Los Angeles Times smears GOP as obstructionist 

The Los Angeles Times has a story up today on Obama's judicial appointments, or the lack thereof:

For Obama judicial nominees, confirmation is slow process

Senate Republicans have quietly used their minority power to block candidates to the lower federal courts. A showdown is set for Tuesday with Judge David Hamilton's nomination

That pretty much sets the tone for the rest of the article, which might as well be a Democratic press release. Take these paragraphs:

 

But liberal activists have voiced growing irritation that Republicans are quietly using their minority power to block Senate votes on Obama's judicial nominees. They note that during the Bush administration, Republicans insisted the president's nominees deserved up-or-down votes.

"This has become more bitter and more partisan than the Clinton years. It is obstructionism across the board," said Nan Aron, president of the Alliance for Justice, an association of environmental, civil rights and consumer advocacy organizations.

The reporter is credulously repeating the claim of "liberal activists" that "during the Bush administration, Republicans insisted the president's nominees deserved up-or-down votes," as if that actually means something. Late in Bush's second term, the President had a backlog of 190+ nominations -- including many, many judicial appointments -- that Democrats were stonewalling. Senate Majority Leader Harry Reid pulled petty procedural tricks such as keeping the Senate in session over Thanksgiving to prevent the President from making recess appointments.

But that was when government was divided. Democrats have a filibuster-proof majority in the senate, and somehow it's the Republicans' fault the confirmation process is slow? I have no doubt senate Republicans have tried to block certain nominations -- but they also approved a supreme court justice with minimal fuss early this year. They are not being particularly obstructionist despite what the Los Angeles Times would have you believe. In fact, this startling fact was mentioned in the New York Times just the day before:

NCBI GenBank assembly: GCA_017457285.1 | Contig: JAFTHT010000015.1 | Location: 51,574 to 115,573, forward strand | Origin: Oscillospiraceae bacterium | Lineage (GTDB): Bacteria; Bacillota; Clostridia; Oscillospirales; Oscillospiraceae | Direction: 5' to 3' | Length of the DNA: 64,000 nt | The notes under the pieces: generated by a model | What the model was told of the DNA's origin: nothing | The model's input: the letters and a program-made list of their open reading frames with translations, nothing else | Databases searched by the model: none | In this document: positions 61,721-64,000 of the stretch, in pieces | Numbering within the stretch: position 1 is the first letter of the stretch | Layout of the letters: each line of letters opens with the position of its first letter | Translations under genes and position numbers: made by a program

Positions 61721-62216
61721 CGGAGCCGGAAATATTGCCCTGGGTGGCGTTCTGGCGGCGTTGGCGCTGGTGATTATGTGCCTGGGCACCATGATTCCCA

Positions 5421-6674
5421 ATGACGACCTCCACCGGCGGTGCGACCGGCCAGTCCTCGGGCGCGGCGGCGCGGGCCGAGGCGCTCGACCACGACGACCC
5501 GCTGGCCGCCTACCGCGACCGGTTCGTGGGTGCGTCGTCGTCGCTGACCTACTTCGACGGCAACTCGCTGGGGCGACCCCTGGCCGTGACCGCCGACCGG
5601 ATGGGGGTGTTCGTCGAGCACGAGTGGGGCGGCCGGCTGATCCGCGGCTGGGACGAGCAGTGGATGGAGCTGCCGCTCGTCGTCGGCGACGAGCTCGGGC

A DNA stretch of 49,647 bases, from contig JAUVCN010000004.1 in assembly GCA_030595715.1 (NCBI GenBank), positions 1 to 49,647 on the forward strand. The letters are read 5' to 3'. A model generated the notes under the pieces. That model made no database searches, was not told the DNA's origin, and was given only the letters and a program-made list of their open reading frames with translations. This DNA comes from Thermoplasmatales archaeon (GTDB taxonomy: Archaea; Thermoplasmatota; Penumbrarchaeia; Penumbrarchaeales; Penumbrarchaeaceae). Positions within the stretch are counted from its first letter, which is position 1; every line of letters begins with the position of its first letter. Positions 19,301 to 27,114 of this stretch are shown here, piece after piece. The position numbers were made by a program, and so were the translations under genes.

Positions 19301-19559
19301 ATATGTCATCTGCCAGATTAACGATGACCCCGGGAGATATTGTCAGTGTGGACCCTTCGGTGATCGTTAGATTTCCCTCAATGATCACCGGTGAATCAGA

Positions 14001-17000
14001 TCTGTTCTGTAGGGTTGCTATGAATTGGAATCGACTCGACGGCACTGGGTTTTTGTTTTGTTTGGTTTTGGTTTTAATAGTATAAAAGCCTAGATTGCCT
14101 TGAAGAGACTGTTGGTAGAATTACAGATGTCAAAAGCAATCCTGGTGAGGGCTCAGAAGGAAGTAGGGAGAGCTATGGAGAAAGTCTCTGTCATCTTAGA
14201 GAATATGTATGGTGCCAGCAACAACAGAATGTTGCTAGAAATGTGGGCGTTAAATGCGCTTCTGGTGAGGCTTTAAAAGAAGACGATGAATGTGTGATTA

[Bush] had already nominated 28 appellate and 36 district candidates at a comparable point in his tenure. By contrast, Mr. Obama has offered 12 nominations to appeals courts and 14 to district courts.

Explains a lot, doesn't it? Given the Stimulus, health care, Sotomayor's confirmation and plethora of controversies on with major Obama appointees, it's pretty obvious that the Senate's attention and priorities have been somewhere other than run-of-the-mill judicial nominees. To be fair, the second to last of 27 paragraphs in the story reads: "Obama's pace of nominating judges is also slower than previous presidents'." But that addition is less an attempt at balance but a last minute example of editorial damage control. And as if this weren't bad enough, the Los Angeles Times then goes on to suggest that GOP objections to the nomination of an ACORN fundraiser to the federal bench is somehow an example of their unreasonable obstructionism, because, well, "liberal advocates scoffed at the notion that [the judge] was extreme or out of the mainstream." Now forgive me for scoffing that the Los Angeles Times is the one outside of the mainstream of journalistic objectivity.

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Mark Hemingway

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